• Shuffle
    Toggle On
    Toggle Off
  • Alphabetize
    Toggle On
    Toggle Off
  • Front First
    Toggle On
    Toggle Off
  • Both Sides
    Toggle On
    Toggle Off
  • Read
    Toggle On
    Toggle Off
Reading...
Front

How to study your flashcards.

Right/Left arrow keys: Navigate between flashcards.right arrow keyleft arrow key

Up/Down arrow keys: Flip the card between the front and back.down keyup key

H key: Show hint (3rd side).h key

A key: Read text to speech.a key

image

Play button

image

Play button

image

Progress

1/116

Click to flip

116 Cards in this Set

  • Front
  • Back
the net charge within the cell is ?
negative @ -70mV
what ion has the highest relative conductivity?
K+ potassium @ 1.00
what ion has the lowest relative conductivity?
Na+ @ 0.04
what are the 2 forces that wish to cause an ion to move?
electrical
concentration
Sodium has a tendency to move _____ of the cell?
into
In terms in concentration K+ wishes to move _____ of cell and in terms of electrical it wishes to move _____ of cell
out
into
what is the membrane potential @ which K+/potassium is @ equilibrium?
-94mV
If concentration remains the same, and K+ mV rises from equilibrium to -70mV, what is the driving force and net result?
Potassium seeks to move out of cell @ 24 mV because the electric pull is too weak to compete with the concentration gradient
what is the driving force (mV) of sodium?
140mV inward
what is the driving force of chloride?
45mV outward
permeability x driving force =
J: Flux
Potassium (K+):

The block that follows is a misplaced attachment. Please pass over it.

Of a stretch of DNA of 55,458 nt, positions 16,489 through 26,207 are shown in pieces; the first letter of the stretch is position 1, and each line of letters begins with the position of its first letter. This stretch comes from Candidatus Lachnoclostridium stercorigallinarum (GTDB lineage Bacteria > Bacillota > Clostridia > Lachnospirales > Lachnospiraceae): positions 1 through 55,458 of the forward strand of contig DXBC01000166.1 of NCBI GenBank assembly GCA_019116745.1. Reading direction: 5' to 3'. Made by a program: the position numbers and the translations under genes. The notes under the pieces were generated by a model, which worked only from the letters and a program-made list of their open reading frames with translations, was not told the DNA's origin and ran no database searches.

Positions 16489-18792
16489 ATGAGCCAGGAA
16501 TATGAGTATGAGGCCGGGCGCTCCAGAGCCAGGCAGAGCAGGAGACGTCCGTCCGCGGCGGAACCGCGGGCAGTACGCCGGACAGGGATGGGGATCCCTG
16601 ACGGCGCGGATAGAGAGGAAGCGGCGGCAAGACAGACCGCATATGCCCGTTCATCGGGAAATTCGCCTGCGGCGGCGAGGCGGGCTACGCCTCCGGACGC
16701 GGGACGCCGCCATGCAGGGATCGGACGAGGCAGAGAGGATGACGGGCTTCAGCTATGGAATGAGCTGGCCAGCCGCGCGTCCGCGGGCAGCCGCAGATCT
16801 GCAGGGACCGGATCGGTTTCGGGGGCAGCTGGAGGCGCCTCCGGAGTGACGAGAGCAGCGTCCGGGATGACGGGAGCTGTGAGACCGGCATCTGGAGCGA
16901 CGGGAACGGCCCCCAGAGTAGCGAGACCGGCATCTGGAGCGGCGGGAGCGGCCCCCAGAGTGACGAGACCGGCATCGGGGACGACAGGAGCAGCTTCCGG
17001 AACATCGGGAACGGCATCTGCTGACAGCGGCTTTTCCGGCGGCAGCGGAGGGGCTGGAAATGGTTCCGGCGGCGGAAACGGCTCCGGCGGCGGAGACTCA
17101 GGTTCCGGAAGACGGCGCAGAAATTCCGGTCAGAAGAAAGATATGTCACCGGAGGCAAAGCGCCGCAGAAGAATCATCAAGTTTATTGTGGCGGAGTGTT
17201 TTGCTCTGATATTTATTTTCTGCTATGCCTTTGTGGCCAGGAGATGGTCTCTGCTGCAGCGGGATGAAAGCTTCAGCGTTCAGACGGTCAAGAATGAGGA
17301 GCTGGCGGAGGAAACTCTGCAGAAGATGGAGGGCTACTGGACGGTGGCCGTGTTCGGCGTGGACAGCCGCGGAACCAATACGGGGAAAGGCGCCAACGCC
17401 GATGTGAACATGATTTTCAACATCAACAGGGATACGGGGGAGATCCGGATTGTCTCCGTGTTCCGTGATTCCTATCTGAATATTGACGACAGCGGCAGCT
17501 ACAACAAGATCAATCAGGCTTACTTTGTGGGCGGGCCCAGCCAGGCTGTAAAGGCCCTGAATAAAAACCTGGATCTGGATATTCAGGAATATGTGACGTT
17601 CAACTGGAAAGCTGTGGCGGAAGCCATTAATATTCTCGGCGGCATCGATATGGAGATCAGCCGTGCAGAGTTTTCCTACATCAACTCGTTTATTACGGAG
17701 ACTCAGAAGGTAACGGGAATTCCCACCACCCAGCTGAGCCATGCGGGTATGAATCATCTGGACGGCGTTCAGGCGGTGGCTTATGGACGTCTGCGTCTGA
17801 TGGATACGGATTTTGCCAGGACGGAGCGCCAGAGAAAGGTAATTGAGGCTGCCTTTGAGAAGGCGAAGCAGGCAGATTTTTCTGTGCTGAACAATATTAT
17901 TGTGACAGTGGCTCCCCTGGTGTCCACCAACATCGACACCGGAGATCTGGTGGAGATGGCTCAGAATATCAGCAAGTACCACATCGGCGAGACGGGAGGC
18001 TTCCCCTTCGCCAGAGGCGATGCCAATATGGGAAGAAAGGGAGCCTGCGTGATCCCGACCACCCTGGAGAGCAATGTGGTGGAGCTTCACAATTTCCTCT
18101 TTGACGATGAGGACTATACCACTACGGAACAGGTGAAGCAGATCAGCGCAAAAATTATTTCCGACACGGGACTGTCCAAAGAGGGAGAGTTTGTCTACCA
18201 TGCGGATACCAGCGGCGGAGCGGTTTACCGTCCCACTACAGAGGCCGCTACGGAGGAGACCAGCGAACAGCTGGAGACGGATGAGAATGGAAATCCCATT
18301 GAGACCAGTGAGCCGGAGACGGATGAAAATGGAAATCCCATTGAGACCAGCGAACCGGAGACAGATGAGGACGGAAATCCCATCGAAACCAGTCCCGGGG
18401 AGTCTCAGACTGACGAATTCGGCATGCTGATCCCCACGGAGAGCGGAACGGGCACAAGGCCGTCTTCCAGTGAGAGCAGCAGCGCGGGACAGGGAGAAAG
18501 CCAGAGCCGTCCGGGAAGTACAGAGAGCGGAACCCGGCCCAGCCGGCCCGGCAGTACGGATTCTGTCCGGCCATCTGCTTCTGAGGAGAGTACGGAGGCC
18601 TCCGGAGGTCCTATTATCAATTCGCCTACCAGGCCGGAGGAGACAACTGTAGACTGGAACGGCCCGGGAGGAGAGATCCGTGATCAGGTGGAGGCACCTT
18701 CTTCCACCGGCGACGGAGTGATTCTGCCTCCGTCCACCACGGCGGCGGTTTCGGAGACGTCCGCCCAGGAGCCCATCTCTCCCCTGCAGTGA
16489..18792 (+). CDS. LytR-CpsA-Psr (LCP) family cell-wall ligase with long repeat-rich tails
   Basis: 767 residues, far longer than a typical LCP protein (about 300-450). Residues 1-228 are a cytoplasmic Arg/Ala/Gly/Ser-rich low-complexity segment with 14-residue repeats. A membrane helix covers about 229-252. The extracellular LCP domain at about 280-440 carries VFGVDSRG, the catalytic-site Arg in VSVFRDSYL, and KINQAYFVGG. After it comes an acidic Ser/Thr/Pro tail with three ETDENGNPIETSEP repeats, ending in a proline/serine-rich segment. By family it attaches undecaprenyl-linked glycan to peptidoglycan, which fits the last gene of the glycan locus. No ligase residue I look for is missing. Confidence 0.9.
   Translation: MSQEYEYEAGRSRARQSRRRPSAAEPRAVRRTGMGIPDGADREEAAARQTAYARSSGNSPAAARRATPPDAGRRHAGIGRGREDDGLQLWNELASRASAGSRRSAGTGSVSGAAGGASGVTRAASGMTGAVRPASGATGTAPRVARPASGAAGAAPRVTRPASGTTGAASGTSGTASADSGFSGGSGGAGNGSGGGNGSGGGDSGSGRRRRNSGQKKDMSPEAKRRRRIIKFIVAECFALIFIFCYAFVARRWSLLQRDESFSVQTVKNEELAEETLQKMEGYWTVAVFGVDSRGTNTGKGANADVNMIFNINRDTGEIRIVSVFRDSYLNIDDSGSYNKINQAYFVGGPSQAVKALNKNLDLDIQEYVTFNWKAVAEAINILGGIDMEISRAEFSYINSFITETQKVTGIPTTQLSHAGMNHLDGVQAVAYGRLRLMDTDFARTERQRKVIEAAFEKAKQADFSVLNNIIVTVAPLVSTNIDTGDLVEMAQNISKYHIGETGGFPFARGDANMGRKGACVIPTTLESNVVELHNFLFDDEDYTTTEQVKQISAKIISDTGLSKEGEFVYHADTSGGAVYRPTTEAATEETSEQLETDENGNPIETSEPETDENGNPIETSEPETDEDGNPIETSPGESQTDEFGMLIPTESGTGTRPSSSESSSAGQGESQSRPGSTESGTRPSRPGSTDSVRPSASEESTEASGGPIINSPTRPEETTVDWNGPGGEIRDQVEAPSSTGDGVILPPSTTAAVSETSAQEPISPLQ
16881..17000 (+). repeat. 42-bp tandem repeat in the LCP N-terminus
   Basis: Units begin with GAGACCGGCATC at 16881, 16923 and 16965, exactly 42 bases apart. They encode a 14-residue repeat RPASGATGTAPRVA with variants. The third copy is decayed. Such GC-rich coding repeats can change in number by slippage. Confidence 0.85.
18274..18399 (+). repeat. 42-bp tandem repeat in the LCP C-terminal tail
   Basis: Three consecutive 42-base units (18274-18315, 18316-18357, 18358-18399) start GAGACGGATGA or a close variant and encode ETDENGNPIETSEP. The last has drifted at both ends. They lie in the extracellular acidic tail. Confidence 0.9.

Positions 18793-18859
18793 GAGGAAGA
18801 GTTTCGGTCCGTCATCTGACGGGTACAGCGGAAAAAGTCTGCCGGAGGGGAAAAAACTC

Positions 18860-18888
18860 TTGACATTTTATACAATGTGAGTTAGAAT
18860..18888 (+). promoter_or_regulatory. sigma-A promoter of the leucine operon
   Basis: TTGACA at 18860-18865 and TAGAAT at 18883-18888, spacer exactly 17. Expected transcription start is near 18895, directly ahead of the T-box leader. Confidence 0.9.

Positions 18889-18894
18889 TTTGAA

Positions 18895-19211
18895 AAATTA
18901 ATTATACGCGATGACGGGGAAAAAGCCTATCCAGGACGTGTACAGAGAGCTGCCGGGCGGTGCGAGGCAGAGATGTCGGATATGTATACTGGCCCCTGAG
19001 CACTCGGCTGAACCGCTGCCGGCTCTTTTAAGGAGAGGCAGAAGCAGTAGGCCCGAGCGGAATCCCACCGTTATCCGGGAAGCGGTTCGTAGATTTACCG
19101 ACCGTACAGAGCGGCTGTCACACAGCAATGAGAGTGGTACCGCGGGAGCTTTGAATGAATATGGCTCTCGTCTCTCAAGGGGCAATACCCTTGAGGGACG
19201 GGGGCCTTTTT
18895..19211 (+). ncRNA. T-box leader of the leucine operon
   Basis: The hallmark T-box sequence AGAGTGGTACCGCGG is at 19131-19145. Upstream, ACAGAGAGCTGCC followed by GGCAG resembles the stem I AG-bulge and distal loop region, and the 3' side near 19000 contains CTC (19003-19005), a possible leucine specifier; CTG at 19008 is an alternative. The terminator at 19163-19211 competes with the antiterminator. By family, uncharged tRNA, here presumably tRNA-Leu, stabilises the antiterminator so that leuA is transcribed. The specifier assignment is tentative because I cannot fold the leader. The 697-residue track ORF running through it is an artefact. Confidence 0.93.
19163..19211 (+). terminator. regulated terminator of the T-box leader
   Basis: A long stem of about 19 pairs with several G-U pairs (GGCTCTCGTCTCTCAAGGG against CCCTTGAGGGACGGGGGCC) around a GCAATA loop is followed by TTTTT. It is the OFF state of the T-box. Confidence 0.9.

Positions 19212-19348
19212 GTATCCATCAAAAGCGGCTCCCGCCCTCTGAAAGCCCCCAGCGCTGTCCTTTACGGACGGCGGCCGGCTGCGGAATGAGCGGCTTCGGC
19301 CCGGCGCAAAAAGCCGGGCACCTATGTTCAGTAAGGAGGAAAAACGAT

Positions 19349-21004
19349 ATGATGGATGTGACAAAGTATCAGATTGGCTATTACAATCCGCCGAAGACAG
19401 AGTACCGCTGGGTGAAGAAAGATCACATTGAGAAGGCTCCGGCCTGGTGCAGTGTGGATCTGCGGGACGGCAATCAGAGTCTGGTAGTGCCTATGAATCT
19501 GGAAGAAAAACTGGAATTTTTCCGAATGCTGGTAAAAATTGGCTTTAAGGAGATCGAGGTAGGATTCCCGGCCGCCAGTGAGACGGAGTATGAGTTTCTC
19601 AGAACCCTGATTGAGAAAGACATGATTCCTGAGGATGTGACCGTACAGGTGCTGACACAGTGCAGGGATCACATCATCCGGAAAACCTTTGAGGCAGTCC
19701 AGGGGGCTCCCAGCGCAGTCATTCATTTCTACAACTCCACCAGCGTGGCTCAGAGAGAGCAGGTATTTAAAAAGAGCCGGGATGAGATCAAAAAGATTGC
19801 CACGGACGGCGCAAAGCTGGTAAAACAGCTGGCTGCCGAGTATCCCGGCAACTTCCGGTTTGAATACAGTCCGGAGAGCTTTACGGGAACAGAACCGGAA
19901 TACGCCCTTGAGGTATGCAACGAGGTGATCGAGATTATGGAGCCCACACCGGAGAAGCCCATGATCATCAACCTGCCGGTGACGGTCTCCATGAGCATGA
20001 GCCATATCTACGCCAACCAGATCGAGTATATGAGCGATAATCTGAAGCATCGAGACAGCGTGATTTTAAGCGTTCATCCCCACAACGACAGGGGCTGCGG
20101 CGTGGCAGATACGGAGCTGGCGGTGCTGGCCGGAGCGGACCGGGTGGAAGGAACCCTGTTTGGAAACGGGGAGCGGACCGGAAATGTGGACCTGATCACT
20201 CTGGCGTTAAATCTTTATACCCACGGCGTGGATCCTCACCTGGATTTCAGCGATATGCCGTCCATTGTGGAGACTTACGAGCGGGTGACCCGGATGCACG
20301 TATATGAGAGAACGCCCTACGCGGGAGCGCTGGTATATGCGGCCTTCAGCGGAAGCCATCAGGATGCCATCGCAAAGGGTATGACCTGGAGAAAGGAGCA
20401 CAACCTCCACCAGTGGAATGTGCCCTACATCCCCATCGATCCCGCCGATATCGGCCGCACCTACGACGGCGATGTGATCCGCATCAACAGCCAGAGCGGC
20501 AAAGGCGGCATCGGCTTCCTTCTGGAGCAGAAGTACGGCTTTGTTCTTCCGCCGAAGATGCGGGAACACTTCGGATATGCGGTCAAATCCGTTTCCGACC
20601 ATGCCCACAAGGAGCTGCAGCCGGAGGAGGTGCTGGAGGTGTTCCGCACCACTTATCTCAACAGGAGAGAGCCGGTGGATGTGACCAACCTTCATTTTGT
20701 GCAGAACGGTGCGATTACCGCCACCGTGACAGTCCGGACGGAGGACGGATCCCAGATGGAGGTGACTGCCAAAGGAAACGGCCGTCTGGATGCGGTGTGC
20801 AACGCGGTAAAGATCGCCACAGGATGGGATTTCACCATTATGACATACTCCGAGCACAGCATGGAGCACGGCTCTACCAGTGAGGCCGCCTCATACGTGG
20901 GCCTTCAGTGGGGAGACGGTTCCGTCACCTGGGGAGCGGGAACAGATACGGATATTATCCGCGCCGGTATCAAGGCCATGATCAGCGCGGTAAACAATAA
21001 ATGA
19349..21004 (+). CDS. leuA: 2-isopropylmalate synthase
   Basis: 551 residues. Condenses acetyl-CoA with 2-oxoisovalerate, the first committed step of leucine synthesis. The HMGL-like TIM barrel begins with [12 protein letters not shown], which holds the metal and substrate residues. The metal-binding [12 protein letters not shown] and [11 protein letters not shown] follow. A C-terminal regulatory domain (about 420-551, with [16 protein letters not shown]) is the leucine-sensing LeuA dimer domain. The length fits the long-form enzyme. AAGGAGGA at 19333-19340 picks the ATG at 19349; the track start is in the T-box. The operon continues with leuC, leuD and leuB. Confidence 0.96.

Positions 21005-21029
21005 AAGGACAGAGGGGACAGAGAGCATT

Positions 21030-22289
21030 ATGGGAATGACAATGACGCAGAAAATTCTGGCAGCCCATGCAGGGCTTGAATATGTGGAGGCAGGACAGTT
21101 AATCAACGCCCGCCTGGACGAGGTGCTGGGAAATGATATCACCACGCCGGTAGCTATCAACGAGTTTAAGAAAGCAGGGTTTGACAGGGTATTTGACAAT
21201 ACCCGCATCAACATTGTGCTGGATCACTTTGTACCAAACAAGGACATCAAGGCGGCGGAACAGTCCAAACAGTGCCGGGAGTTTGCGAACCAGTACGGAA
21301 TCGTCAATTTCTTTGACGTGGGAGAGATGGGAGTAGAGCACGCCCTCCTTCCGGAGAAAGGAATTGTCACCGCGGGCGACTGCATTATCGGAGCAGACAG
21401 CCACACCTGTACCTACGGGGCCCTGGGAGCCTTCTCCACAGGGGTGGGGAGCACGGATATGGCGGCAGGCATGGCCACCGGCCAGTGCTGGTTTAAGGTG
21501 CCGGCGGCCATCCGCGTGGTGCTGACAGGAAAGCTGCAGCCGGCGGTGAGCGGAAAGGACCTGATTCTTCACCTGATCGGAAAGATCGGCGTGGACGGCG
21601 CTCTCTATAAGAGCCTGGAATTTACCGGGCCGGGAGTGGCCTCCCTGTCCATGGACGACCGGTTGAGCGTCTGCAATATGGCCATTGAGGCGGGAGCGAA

Permeability =
Driving force =
High (permeability)
Low (driving force)
Sodium (Na+):
Permeability =
Driving force =
Low (permeability)
High (driving force)
what determines the net flux of sodium and potassium in the cell and what is it?
Sodium-Potassium pump transporters
3/2 : Na+/K+ therefore Na+ = 50% more
the membrane potential of a cell will always resemble most closely to what?
the most permeable ion
the Goldman equation reveals that by the 3 most important ions, the resting membrane potential for a neuron = ?
-65mV
what is a poison to the 3/2 sodium potassium pump?
ouabain
the cell much reach what in order to depolarize?
threshhold
the peak of 'overshoot' during APs is @ what mV?
+30 mV
the period when the action potential is repolarizing below resting membran potential =
absolute refractory period
the period of time when the mV of the neuron is more negative than resting potential thus making ensuing APs less likely
Relative Refractory Period
what accounts for the predominance of sodium influx into the cell relative to potassium and the afterhyperpolarization period?
Slow opening and closing K+ channels
At rest:
Sodium inactivation gate:
Sodium activation gate:
Potassium gate:
Potassium channel (ungated):
open
closed
closed
always open
At Depolarization threshold:
Sodium inactivation gate:
Sodium activation gate:
Potassium gate:
open
open
opening slowly
During repolarization phase:
Sodium inactivation gate:
Sodium activation gate:
Potassium gate:
closes
open
open ----> closing
As the mV passes below threshold in a hyperpolarized state:
Sodium inactivation gate:
Sodium activation gate:
Potassium gate:
closed
closed
open
As the mV reaches normal resting potential again:
Sodium inactivation gate:
Sodium activation gate:
Potassium gate:
open
closed
closing--->closed
what type of APs move toward cell body?
Antidromic Conduction
what type of APs move away from cell body?
Orthodromic Conduction
What 2 features attribute to increased conduction velocity?
- Increased diameter of axon
-myelination
What are the cells that myelinate the PNS?
Scwhann cells
What are the cells that myelinate the CNS?
Oligodendrocytes
about every 1-2 mm there are breaks in myelination called _____?
Nodes of Ranvier
What is the jumping of APs along a myelinated axon referred to as?
Saltatory Conduction